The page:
Like "Buffy" creator Joss Whedon, though, Stahler takes the gothic in a humanist rather than a nihilist direction. He uses Shakespeare's Macbeth as an extended parallel to the doppelganger's dilemma, suggesting that our primal urge toward violence doesn't eliminate our capacity for moral choice. The narrator has been raised to believe that "good and evil and right and wrong were just human fictions." In one of the novel's more powerful passages, he realizes that there's nothing fictional, and nothing acceptable, about the consequences of the human brutality he sees in front of him.

The relationship between the narrator and his love interest, once she's recognized him as an impostor, may be a touch too swoony for such a dark setting. Still, Doppelganger stays more persuasive than preachy. Local readers who like Stahler's moody style should check out his 2005 novel A Gathering of Shades. Less gritty and more elegiac than Doppelganger, it's a ghost story set in the Northeast Kingdom and presided over by a formidable Quebecois memere with second sight. The rural setting, with its decaying, in-the-red farms and ancient orchards, is a realistic yet eerily effective frame for the tale of a teenager dealing with a parent's sudden death.

From Doppelganger:

When I came across a man stumbling drunk down a backstreet at two in the morning, or spied a boy on his lonely way home from school, I'd be lying if I said I didn't feel the urge. It's a strange feeling, like hunger, only deeper, a sort of inner clenching that comes in waves and leaves longing in its wake. But I wasn't ready yet to assume a form. That's what I told myself, at least.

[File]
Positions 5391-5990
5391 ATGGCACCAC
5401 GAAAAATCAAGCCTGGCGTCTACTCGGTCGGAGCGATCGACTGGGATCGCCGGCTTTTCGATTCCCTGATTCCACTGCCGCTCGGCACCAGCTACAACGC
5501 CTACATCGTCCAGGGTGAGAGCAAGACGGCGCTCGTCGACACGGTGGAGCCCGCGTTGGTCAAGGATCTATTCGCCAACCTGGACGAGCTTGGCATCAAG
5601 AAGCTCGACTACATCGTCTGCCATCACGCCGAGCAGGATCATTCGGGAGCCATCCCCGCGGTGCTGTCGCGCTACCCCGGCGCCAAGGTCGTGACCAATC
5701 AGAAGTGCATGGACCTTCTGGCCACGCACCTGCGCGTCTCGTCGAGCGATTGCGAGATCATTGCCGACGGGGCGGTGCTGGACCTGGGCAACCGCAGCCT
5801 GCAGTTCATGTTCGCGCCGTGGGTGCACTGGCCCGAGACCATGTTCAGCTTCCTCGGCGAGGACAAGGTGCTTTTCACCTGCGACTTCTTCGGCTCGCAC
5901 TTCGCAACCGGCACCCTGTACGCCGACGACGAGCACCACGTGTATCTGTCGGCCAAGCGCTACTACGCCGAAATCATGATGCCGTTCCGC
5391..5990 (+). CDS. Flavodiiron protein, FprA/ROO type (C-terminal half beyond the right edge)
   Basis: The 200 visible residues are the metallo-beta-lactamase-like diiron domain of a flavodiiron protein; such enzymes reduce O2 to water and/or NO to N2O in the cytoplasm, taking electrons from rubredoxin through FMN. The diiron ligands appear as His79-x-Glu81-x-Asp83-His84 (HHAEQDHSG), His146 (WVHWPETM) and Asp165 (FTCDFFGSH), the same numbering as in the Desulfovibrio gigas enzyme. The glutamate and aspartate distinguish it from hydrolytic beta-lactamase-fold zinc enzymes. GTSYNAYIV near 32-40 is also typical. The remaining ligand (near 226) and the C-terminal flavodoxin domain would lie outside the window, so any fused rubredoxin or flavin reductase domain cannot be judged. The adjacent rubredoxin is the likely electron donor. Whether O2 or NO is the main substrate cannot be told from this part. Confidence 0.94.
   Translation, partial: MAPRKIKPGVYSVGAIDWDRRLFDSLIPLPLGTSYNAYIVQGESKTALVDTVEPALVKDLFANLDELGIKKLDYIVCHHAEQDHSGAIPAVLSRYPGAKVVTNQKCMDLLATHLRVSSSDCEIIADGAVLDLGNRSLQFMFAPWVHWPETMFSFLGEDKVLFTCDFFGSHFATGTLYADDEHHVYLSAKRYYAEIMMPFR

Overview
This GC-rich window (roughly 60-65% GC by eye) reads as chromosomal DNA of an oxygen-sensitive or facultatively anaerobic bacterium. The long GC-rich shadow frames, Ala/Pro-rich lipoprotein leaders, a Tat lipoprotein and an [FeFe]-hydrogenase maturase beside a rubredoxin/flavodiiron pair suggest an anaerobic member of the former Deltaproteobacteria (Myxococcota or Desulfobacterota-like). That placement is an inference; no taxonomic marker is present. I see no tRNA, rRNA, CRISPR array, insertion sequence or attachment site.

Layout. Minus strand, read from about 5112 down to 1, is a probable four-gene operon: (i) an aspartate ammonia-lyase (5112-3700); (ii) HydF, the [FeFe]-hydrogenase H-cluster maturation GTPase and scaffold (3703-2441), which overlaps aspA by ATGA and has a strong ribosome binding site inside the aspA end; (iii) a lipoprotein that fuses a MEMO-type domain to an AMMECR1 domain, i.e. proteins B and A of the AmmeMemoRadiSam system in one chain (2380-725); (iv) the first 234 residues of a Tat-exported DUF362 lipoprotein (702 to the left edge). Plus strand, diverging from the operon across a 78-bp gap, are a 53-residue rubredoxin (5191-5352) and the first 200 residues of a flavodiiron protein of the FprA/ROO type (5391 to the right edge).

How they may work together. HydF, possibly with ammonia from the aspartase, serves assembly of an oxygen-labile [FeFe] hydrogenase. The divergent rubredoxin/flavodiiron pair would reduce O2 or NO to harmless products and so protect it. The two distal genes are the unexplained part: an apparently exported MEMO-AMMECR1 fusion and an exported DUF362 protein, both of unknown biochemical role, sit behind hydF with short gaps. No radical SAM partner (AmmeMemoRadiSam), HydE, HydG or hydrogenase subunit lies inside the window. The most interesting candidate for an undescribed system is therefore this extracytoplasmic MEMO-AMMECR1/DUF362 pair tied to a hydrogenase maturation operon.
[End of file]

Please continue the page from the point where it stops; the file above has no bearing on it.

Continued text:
I couldn't figure out what my problem was. I mean, after all, I was a doppelganger. I was supposed to follow through on the urges. And it wasn't as if I hadn't been trained. My mother had taught me all the tricks, all the signs to look for, the right way to go about making a proper kill. So what was I waiting for? Maybe my mother was right. Maybe watching too much TV had spoiled me. It was the news, I think, that did it. All those sad stories of human failings or plain old bad luck. I couldn't help it, I just felt sorry for them.

I remember once -- I'd say I was around ten or eleven -- seeing two parents being interviewed on the local news. They were both crying, taking turns breaking down. Their daughter had disappeared. They showed her picture on the screen -- a pretty girl, about my age, with dark pigtails and green eyes.

"They should just be glad they don't have to feed her anymore," I heard a little voice say. I whirled around to see the girl standing there in real life, right behind me. Her clothes and hair were different from the picture, but it was her. I jumped back, almost knocking the TV over, but the girl just giggled and shook her head.

"There's a whole pile of schoolbooks in here," she said, throwing a loaded backpack onto the floor between us. "Since you finished the other ones, I figured you could start working on these. She looks to be about your age, after all."

I nodded but couldn't look her in the eyes. I just took the textbooks out of the pack and began studying them, not wanting to seem ungrateful. Later I realized it wasn't my mother I felt I owed -- it was that girl's frantic parents, and the little girl herself. Her form hung around the house for the next two weeks, cooking my meals and splitting wood.

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About The Author

Margot Harrison

Margot Harrison

Margot Harrison is the Associate Editor at Seven Days; she coordinates literary and film coverage. In 2005, she won the John D. Donoghue award for arts criticism from the Vermont Press Association.